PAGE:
What Creates Business Value? Kinetic Value vs. Potential Value

Some deals have actual value (cash flows, assets, etc.) and other deals have potential value (people, ideas, IP, etc.). What a buyer or investor is willing to pay for the latter vs. the former is entirely dependent on the strategic fit. What could be a huge boon for one group, may be a waste of time for another. The fact of the matter is that cash-flow will always be king. The valuation gap between business buyers and sellers is often caused by the difference between kinetic and potential value. Similar to energy in physics business value can be potential value or it can be kinetic. The following table (originally structured for energy) should prove helpful in understanding how the difference between kinetic and potential business value.

Kinetic Potential
Definition The value of a business or asset with respect to the cash flow produced by the asset or business. Potential value is the stored value in an asset or entity because of its unique market position or configuration.
Relationship to Environment Kinetic value of business is relative to other cash-flowing and non-income-producing assets and businesses in a similar sector. Potential business value is not relative to the environment of an object.
Transferability Kinetic value can be transferred from one cash-flowing business to another. Potential value cannot be transferred.
Examples Post-revenue and post-profitable companies. People, Patents & Intellectual Property, ideas, rights, etc.
Unit of Measurement Multiples of earnings, revenue or customers. In the eye of the beholder.
Determining Factors Total EBITDA, NWC, other balance sheet items. TAM, SAM, assumed penetration.

*EBITDA=Earnings Before Interest, Taxes, Depreciation, Amortization
*NWC=Net Working Capital
*TAM=Total Addressable Market
*SAM=Serviceable Available Market

Unlocking potential energy with an asset requires the use of some type of catalyst. In physics and chemistry, a catalyst lowers the activation energy, allowing the reaction to proceed, thereby unlocking the potential energy and converting it to kinetic energy. The graphical example of this is as follows:

Here are some examples of chemical catalysts:

  1. Potassium permangante can be used to speed up the decomposition of hydrogen peroxide into water and oxygen gas. Each couplet of hydrogen peroxide decomposes into two molecules of water and one molecule of oxygen. When the potassium permanganate is added to the hydrogen peroxide heat energy is released and water vapor typically flows out.
  2. Platinum in the catalytic converter in automobiles is used as the catalyst which converts carbon monoxide into carbon dioxide.

Similarly, business assets that have potential value require a catalyst to help unlock the true potential of an idea, a patent or an inactive asset. Such catalysts typically include a combination of human and financial capital. Just as in energy, it is much more difficult to transfer value from potential value situations than it is from kinetic value situations. Kinetic value is often required in M&A. Private equity groups like to pay for kinetic value, venture capitalists often make calculated catalyst bets by infusing financial capital. In some cases, adding more value means creating new reactions by increasing sales through added salespeople or even growing the business inorganically through acquisition.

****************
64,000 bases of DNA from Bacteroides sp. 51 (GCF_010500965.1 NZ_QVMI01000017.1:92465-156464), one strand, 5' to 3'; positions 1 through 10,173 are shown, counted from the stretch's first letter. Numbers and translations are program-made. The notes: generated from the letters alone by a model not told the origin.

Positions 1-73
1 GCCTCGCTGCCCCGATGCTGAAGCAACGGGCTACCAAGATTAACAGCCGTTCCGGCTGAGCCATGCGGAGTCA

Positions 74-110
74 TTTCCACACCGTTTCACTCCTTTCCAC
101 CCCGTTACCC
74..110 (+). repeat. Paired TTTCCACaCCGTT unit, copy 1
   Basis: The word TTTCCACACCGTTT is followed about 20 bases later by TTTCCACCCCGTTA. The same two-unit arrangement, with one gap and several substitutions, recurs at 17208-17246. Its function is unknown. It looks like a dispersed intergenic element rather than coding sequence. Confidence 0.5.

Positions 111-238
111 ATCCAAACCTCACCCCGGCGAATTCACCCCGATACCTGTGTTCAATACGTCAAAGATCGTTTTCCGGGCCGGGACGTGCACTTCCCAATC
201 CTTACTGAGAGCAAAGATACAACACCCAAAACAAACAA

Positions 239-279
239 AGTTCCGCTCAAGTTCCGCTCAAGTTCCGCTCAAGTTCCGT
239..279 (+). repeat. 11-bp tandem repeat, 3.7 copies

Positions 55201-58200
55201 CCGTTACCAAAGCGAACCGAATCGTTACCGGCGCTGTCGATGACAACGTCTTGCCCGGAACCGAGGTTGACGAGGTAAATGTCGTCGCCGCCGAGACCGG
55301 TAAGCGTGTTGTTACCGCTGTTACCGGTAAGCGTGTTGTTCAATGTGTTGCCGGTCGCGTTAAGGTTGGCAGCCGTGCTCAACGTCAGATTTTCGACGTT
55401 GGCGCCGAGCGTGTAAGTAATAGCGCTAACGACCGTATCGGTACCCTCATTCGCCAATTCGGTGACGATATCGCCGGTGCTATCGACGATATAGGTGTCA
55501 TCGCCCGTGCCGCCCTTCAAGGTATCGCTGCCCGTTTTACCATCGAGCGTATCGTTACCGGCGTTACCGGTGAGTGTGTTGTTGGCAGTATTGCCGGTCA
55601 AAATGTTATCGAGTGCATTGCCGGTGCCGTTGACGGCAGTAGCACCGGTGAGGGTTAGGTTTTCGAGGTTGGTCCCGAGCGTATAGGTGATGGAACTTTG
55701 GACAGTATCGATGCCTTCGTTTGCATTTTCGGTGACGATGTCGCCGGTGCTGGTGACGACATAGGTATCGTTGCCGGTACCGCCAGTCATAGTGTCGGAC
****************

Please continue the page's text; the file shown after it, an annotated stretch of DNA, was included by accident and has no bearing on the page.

Buyers and investors do not want to pay for something unless they have to. That is, rarely will direct value be placed on potential unless there is confidence in the catalyst to take potential value and turn it into kinetic value. We see a great deal of opportunities from people who believe their idea or asset is “the next Facebook,” “a billion-dollar company” or “a no-brainer investment.” What is the catalyst that will convert the potential into kinetic value? For some, it is more intellectual capital. For others, financial capital is required. For others, a great deal of hustle and sweat equity.

The worst situations is where there is a great deal of perceived potential value in an idea. These are typically situations where an issuer is not self-aware, does not understand the product/market fit, or is your typical wantrepreneur.


For most entrepreneurs, the key is to:

  1. Understand and calculate the true potential value of the business.
  2. Find and exploit the catalysts required to move potential value into kinetic business value.
  3. Once kinetic value has been unlocked, transfer the kinetic value to someone else

Put differently:

  1. Plan, validate, launch
  2. Raise Seed, Series X, Growth, Debt OR hire the right talent
  3. Exit

We assist entrepreneurs throughout this sometimes difficult life cycle and process. What are some other catalysts you have seen? What are other ways to unlock more kinetic value from potential value?

Nate Nead on LinkedinNate Nead on Twitter
Nate Nead
Nate Nead is a licensed investment banker and Principal at Deal Capital Partners, LLC which includes InvestmentBank.com and Crowdfund.co. Nate works works with middle-market corporate clients looking to acquire, sell, divest or raise growth capital from qualified buyers and institutional investors. He is the chief evangelist of the company's growing digital investment banking platform. Reliance Worldwide Investments, LLC a member of FINRA and SIPC and registered with the SEC and MSRB. Nate resides in Seattle, Washington.
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